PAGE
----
How I Work

Take-Home Message: Find what works for you.

This exercise has been circulating among my Praxis friends and colleagues, and I accept the challenge. In this post, I answer questions about "How I Work."


Location: HQ is Enid, OK, but I travel around as I feel.

Current gig: Contracted Programs Associate with The Foundation for Economic Education; Freelance Photographer; Praxis Student

Current mobile device: iPhone 4S

Current computer: 13" Apple Macbook Pro (Mid-2009 Series) Upgraded 8GB RAM

One word that best describes how you work: Resourceful.

What apps/software/tools can't you live without? 

Google Calendar, Gmail, Square Register, Microsoft Word/Excel, Google Docs/Sheets, Adobe Creative Suite (Namely Photoshop, InDesign), Notes App, Passbook/Wallet, Maps, and Uber

What's your workspace like? 

I work for the first few hours of every morning wherever I am (at home, or from a hotel room, etc.). I check email, social media and analytics, grab a book (usually philosophy in the mornings) and a cup of coffee to start off every day. I also run through a to-do list.

I carry my briefcase and camera bag everywhere I go. In my briefcase, I carry universal adapters, chargers, a 10' ethernet cable, 1TB external hard drive, various-sized thumb drives, one large legal notepad, one small legal notepad, assorted pens, Sharpies, highlighters and ink refills, page-tab Post-Its, a screen cleaner, at least two books, and my commonplace book. In my camera bag, I carry my camera, alternate lenses, external flash, charge-ports, spare batteries, Square Reader, multiple memory cards, lens cleaners, and various other necessities.

I can set up shop anywhere in under three minutes (I've timed it), and tear down in same. I guess you could call it digital nomadism.

What's your best time-saving trick? 

Drink lots of coffee, work through breakfast/lunch, and wear a watch. I move faster, the world moves slower.

Also, minimize windows I'm not working with so as to remove distractions. I also try to listen to music to the beat of how quickly or what type of work I'm concentrating on. This sets my pace.

What's your favorite to-do list manager?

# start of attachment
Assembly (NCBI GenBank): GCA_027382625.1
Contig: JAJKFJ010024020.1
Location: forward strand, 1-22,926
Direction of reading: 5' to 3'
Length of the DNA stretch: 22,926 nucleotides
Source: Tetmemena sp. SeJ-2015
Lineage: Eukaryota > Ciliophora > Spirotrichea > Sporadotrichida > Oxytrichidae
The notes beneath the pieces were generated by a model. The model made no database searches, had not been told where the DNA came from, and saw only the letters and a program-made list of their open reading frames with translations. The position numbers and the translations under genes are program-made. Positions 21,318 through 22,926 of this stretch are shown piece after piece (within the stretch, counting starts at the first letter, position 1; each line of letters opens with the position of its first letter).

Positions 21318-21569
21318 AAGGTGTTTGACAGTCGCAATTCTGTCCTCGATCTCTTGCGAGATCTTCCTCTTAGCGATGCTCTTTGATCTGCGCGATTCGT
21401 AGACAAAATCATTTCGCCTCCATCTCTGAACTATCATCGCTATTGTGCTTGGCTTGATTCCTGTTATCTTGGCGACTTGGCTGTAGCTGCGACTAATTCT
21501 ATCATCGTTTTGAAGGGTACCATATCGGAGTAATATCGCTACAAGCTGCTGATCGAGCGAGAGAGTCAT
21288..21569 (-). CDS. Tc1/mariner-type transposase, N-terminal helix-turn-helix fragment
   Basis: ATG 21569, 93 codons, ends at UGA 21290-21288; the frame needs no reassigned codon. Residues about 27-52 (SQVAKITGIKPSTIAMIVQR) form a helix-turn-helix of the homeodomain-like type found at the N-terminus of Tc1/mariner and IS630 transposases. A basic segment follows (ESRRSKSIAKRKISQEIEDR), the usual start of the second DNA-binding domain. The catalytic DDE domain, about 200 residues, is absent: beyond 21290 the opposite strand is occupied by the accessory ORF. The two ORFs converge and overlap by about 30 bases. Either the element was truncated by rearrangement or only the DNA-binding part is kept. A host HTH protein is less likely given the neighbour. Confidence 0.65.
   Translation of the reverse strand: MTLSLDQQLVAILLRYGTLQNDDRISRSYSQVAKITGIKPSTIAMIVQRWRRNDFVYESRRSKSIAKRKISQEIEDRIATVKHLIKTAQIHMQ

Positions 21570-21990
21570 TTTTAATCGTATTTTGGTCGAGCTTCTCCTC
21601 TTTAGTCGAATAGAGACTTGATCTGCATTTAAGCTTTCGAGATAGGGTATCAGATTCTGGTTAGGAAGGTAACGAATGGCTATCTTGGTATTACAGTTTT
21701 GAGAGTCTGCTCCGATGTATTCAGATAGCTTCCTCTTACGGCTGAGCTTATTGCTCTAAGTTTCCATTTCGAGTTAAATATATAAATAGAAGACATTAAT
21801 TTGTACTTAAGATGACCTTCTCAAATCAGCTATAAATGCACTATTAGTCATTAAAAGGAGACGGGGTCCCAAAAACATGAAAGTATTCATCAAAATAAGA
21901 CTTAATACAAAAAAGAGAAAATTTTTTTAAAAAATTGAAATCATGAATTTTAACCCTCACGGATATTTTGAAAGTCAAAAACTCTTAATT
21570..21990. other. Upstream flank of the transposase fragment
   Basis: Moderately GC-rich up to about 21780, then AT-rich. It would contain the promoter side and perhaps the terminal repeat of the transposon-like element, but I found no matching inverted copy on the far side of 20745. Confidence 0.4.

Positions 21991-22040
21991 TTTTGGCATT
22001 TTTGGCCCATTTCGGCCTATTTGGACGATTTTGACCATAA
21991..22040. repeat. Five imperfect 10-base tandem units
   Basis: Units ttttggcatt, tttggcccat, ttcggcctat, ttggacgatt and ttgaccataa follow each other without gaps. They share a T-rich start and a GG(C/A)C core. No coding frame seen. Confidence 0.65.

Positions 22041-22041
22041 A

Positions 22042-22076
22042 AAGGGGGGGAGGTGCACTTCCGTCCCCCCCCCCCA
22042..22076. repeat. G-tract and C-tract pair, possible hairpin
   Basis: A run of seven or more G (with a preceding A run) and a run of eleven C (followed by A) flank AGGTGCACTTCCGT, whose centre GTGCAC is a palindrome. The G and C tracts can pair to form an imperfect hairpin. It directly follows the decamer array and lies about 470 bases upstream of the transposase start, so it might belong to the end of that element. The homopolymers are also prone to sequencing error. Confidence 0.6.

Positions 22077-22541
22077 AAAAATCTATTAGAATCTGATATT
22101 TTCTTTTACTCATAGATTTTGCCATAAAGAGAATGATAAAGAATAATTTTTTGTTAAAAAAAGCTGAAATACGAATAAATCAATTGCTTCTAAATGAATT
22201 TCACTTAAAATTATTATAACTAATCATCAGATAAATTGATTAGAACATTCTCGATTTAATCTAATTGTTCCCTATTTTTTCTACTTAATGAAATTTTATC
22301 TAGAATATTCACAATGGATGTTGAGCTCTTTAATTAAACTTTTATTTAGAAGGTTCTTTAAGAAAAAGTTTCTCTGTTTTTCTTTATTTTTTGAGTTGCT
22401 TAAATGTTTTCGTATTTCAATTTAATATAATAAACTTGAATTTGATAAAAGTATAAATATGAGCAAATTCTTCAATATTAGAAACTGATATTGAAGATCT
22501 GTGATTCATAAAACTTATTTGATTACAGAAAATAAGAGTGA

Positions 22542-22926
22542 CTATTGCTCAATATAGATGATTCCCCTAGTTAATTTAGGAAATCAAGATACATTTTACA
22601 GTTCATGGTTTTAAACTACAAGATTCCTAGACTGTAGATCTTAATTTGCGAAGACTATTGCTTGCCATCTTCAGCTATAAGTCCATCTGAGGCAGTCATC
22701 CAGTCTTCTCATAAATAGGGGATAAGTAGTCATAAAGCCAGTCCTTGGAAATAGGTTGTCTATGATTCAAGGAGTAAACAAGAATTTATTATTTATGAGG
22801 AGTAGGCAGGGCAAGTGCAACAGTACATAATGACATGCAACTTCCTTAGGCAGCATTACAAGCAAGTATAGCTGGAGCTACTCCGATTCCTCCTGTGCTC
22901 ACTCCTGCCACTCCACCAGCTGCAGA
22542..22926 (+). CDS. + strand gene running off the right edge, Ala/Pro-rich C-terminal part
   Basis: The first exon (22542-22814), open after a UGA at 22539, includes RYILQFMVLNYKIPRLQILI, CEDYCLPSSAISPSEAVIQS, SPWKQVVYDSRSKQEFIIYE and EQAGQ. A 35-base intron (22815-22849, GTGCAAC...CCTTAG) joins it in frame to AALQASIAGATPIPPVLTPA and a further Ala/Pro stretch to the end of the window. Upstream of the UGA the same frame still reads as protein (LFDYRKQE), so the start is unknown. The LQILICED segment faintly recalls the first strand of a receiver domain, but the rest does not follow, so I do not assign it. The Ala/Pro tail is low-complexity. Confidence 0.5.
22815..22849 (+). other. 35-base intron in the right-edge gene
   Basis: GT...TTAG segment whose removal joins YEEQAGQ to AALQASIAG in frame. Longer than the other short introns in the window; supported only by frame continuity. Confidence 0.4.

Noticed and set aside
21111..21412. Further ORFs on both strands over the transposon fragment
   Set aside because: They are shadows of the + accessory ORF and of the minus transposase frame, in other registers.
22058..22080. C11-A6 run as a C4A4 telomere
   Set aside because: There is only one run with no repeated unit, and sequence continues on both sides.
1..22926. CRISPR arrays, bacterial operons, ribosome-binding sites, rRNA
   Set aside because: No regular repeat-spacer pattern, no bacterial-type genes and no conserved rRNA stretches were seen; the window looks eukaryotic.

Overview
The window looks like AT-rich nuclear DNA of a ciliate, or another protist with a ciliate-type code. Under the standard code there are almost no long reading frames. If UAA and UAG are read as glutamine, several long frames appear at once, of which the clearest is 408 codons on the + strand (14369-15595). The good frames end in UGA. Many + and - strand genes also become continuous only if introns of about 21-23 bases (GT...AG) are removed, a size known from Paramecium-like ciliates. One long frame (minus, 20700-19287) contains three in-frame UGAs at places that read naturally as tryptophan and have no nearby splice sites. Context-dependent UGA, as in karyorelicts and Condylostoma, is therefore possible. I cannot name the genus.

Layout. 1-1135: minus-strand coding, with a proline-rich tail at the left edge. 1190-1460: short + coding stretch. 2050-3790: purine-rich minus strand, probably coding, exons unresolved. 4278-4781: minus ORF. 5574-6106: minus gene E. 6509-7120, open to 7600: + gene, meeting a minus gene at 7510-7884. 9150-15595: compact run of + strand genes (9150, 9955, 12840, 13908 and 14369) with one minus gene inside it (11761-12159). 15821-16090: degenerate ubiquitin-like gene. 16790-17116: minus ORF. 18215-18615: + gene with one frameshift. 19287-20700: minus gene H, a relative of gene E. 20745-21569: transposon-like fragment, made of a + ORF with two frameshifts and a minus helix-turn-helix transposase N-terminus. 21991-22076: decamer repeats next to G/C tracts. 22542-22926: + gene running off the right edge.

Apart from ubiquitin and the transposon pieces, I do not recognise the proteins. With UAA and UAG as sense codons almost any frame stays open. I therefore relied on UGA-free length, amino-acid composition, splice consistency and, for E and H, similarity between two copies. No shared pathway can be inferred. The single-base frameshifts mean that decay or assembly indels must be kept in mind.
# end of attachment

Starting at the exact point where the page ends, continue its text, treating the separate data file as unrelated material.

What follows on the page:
Google Calendar isn't the worst. I set alerts on my calendar for an hour or so in advance and check this list last thing before bed and first thing in the morning each day. Also, I carry various notepads with a to-do list on it each day. The fulfillment I receive from crossing items off my list is euphoric, truly.

Besides your phone and computer, what gadget can't you live without?

Canon Rebel T5i. It's light enough weight I can carry it anywhere. I shoot pics several times per week of random things. For me, it's a a sense of escape. Beyond those three, I just need books. Always books.

What everyday thing are you better at than anyone else?

Problem-solving. My work is versatile and resourceful. I'm regularly learning on the fly and adapting the new systems I learn to existing problems in other areas. Because I always challenge the status quo, I'm constantly looking for more efficient ways to do things. This helps me usually anticipate problems before they arise or adapt quickly when they do.

What are you currently reading?

I keep a running list of what I'm reading on my website here. I like to read several books at once across different subjects to feel stretched. Currently, this is my list:

Desiring God: Meditations of A Christian Hedonist, John Piper
Discover Your Inner Economist, Tyler Cowen
The Art of Living: The Classical Manual on Virtue, Happiness, and EffectivenessEpictetus
Medidations, Marcus Aurelius (rereading)
The Righteous Mind: Why Good People Are Divided by Religion and Politics, Jonathan Haidt

What do you listen to while you work?

I use Spotify, Youtube, and iTunes Radio. My music tastes are rather eclectic.

When writing, I prefer either silence or classical piano, some of my favorites being Piano Sonata No. 14 in C-Sharp Minor, Op. 27, No. 2 "Moonlight" (Beethoven), Piano Concerto No. 23 in A Major, K. 488 (Mozart), and Claire de Lune (Debussy). I also enjoy writing to the works of Thomas Tallis, see Spem in Alium.

When I'm not writing, I prefer Indie (Favorite Band: Frightened Rabbit), Acapella (Favorite Group: Vocal Spectrum), Acoustic or Instrumental (Michael Henry & Justine Robinnett)  or '70s & '80s Classic Rock (Van Morrison, Beach Boys, Cat Stevens (pre-Yusuf Islam), The Beatles, and many more). Another cool artist I like is Aino Venna. I occasionally hit up the Disney movie soundtracks, too.

Are you more of an introvert or extrovert?

I'd consider myself an "outgoing introvert." I draw my inspiration from within and too much time around groups exhausts me. I have no problem approaching a stranger with conversation and public speaking gives me an energy in its own right. But, I need time to read, write, and reflect each day to recharge my batteries.

I'm most comfortable sitting in an overstuffed chair, with a craft beer or espresso, a good book, a notepad, my computer, and a pen.

What's your sleep routine like?